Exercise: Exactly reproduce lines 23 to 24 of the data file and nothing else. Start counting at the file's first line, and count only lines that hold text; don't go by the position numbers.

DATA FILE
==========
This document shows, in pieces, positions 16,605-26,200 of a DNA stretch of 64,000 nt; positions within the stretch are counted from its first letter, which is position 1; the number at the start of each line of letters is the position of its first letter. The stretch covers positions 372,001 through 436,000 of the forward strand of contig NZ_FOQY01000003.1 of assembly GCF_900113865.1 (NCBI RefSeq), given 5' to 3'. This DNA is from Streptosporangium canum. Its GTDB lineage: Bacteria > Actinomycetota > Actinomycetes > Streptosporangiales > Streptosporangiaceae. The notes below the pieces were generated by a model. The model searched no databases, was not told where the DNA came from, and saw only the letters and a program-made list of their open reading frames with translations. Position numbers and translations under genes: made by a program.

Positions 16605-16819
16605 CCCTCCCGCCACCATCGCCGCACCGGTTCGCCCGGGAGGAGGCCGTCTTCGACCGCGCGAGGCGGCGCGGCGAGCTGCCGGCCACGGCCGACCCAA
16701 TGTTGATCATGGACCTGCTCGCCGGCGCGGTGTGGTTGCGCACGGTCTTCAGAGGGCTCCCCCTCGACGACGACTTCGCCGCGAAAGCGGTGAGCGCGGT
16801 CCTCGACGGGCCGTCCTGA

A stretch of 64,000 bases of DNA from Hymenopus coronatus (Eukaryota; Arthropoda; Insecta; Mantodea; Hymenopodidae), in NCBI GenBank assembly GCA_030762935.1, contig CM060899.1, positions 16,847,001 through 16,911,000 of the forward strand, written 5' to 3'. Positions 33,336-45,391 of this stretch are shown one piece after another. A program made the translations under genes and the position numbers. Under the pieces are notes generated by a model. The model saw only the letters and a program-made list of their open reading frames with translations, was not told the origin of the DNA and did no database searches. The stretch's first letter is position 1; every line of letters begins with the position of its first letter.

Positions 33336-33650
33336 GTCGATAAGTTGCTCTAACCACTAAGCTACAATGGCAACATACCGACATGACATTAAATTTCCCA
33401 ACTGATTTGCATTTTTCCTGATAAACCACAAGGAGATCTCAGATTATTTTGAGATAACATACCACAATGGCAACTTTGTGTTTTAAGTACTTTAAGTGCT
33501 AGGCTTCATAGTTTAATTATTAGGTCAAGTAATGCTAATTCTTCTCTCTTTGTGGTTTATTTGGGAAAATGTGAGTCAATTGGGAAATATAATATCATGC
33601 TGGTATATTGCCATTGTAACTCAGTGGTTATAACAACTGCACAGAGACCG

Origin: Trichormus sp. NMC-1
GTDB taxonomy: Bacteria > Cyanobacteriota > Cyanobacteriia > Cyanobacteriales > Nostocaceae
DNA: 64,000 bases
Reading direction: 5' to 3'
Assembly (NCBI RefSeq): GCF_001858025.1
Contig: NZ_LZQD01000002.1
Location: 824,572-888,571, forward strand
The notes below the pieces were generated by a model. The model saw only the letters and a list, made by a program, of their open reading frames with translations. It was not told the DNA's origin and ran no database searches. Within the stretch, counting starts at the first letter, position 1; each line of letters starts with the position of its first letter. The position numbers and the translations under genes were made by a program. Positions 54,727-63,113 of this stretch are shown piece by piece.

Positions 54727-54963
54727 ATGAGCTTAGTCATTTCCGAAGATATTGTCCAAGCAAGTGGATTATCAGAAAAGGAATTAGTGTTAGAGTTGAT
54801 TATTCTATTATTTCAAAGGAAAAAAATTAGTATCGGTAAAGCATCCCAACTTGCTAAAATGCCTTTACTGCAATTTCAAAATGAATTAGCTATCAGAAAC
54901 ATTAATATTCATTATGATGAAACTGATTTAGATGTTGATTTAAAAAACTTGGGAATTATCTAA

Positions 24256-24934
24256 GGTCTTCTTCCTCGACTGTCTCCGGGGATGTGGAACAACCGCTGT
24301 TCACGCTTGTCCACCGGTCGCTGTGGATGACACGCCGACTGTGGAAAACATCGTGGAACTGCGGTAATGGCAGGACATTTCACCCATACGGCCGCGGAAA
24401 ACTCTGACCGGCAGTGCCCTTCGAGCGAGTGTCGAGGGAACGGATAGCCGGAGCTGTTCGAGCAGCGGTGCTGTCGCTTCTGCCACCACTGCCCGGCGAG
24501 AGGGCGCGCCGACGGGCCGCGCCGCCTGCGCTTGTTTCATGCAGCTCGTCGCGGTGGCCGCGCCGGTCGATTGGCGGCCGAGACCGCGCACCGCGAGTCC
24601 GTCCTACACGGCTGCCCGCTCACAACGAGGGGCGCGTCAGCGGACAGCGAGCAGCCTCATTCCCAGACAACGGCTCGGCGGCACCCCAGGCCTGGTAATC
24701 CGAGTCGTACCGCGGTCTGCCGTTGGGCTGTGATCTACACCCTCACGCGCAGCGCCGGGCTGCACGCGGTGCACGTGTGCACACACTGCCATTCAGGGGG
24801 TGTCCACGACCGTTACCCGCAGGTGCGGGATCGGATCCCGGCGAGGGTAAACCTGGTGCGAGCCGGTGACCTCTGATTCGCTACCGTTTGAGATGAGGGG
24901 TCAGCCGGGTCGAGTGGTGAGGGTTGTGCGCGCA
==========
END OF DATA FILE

54901 ATTAATATTCATTATGATGAAACTGATTTAGATGTTGATTTAAAAAACTTGGGAATTATCTAA

Positions 24256-24934